Motorcycle News (UK) - - ROAD TEST -

Time has been kind to the bikes that in­spired our new ret­ros. The BMW R80 G/S and Yamaha XT500 still look fan­tas­tic, but how do they ride?

Ob­vi­ously they don’t han­dle as well, stop as quickly and don’t have ABS or trac­tion con­trol. You’re go­ing to have to learn ba­sic me­chan­ics and get re-ac­quainted with kick starts, fuel taps, choke levers and head­light switches.

This 797.5cc, 50bhp boxer twin 1987 R80 G/S comes from a pri­vate col­lec­tor. It has 75,000km on the clock, is orig­i­nal and un­re­stored, but in per­fect con­di­tion and now worth around £15,000.

I love the typ­i­cal 80s BMW coloured switches, leather lug­gage, the oily-smooth ac­tion of the piv­ot­ing key in the ig­ni­tion bar­rel and the ease it can kick over for such a big en­gine, if you don’t want to use the elec­tric start.

Bruce says: “It’s sweet, idyl­lic, even and rides beau­ti­fully. You could crit­i­cise the brakes, sus­pen­sion damp­ing and shaft drive pitch­ing, by mod­ern stan­dards, but that’s it, every­thing else is just per­fect.”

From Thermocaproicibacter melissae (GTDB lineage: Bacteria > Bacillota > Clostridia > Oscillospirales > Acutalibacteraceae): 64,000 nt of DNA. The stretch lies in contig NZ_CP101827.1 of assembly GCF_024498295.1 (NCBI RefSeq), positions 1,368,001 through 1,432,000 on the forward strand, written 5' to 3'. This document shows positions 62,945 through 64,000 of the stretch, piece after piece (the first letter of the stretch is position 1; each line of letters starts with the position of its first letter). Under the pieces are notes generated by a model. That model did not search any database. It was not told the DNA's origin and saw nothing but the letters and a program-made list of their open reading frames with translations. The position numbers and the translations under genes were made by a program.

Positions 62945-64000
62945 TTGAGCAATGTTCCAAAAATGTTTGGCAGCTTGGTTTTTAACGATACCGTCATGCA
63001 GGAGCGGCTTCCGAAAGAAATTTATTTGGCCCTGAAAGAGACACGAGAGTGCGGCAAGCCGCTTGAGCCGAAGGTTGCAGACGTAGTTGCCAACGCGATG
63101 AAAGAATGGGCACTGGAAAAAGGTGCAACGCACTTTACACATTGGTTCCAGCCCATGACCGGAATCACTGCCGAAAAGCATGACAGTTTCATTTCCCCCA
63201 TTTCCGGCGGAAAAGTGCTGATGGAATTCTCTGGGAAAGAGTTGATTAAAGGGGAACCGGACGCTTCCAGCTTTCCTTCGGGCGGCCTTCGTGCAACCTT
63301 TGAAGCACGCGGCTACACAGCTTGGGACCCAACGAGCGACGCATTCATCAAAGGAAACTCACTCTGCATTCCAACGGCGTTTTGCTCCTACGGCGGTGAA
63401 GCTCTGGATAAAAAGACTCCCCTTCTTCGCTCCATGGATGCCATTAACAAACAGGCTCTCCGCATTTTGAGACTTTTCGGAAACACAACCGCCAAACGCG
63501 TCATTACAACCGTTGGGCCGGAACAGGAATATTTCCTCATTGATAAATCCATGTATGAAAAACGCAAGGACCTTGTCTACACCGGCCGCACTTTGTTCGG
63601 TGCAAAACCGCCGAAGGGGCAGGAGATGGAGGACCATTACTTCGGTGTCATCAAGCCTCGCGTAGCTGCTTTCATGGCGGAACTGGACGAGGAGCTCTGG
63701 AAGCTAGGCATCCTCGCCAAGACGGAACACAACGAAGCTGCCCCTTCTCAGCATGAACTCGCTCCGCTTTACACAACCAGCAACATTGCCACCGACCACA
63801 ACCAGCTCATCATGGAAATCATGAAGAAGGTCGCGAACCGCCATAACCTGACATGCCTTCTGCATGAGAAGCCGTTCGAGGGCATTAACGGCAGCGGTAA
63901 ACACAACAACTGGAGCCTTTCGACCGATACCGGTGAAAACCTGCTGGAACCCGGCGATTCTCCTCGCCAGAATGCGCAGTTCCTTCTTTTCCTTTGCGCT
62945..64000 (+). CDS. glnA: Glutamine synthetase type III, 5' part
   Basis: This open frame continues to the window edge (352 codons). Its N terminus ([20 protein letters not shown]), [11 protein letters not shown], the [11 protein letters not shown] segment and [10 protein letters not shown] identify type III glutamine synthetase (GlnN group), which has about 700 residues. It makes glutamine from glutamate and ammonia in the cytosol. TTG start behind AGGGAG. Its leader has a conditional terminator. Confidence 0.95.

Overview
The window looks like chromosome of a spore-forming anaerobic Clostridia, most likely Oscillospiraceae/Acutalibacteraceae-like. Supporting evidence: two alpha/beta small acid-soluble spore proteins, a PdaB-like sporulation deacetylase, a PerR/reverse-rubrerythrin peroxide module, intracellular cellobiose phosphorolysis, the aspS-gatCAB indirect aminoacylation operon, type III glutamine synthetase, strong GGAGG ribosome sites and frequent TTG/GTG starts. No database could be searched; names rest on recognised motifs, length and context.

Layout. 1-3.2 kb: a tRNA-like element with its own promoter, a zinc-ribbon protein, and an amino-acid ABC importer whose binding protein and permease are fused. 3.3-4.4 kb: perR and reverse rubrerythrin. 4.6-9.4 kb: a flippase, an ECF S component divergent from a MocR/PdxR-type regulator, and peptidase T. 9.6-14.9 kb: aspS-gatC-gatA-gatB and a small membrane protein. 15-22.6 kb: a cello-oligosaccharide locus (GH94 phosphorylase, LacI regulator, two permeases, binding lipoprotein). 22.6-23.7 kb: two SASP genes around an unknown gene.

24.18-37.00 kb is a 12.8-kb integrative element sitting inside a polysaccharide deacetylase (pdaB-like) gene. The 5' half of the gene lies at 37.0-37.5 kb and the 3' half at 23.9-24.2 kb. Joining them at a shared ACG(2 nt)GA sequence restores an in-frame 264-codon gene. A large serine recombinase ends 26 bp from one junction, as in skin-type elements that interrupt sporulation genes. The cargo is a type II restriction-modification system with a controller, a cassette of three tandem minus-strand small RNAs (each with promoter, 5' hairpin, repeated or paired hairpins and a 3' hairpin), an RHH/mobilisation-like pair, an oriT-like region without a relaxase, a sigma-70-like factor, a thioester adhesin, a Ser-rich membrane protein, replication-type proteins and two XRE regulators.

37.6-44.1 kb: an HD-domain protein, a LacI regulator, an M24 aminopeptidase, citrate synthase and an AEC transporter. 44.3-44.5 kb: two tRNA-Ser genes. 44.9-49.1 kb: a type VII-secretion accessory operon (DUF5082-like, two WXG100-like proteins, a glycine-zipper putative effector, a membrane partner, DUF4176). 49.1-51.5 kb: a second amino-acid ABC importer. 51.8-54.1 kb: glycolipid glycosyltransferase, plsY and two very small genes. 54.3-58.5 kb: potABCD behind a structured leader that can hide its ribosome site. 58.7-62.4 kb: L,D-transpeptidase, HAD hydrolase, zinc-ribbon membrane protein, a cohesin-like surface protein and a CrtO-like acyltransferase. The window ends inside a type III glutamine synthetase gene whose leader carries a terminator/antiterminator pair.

Si­mon adds. “My brother had one and all the fa­mil­iar sounds have come back to me: the trans­mis­sion whirr and the sound of the pads go­ing over the drilled disc holes when you squeeze the brakes. It’s like a high-speed ce­ment mixer!”

Si­mon has owned his 32bhp, 499cc sin­gle-cylin­der 1981 Yamaha XT500 for the last 33 years. From the age of 18 he’s used and abused it in the UK and around Europe on and off-road. The sus­pen­sion is up­rated and the mo­tor has been re­bored but re­built us­ing the orig­i­nal parts. XTS are now worth four to eight grand.

It’s light, sim­ple, tractable and doesn’t vi­brate any­where near as much as you’d imag­ine. Every­thing works, too, from the speedo to the tacho, brakes and sus­pen­sion.

“I still love it!” Si­mon ex­claims. “The brakes aren’t up to mod­ern stan­dards, but the mo­tor pulls nicely. It’s got loads of torque. It’s not fast, but it’s nice. It’s like home.”

These clas­sic mas­ter­pieces are beau­ti­ful to be­hold and fun to ride, but the new ver­sions make more sense if you ac­tu­ally want to get out there and ride, as Jon ex­plains: “There’s a time and a place for them. They’re fan­tas­tic for short blasts with your mates, but they’re not as ev­ery­day ca­pa­ble as a mod­ern bike.”

‘I love the ease with which you can kick over such a big en­gine’

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